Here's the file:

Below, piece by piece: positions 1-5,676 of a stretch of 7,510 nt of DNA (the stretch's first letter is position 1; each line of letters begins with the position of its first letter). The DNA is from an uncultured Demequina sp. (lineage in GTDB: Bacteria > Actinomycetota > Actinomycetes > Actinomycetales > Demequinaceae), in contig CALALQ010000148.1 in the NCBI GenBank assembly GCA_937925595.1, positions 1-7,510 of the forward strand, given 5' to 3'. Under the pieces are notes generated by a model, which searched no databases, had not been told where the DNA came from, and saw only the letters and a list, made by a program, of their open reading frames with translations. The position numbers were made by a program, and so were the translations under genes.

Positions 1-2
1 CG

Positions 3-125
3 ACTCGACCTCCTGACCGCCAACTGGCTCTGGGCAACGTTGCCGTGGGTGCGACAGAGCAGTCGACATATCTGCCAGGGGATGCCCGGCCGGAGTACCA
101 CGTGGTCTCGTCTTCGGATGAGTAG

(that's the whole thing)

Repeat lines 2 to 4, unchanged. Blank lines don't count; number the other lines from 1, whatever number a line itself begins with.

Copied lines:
Positions 1-2
1 CG

Positions 3-125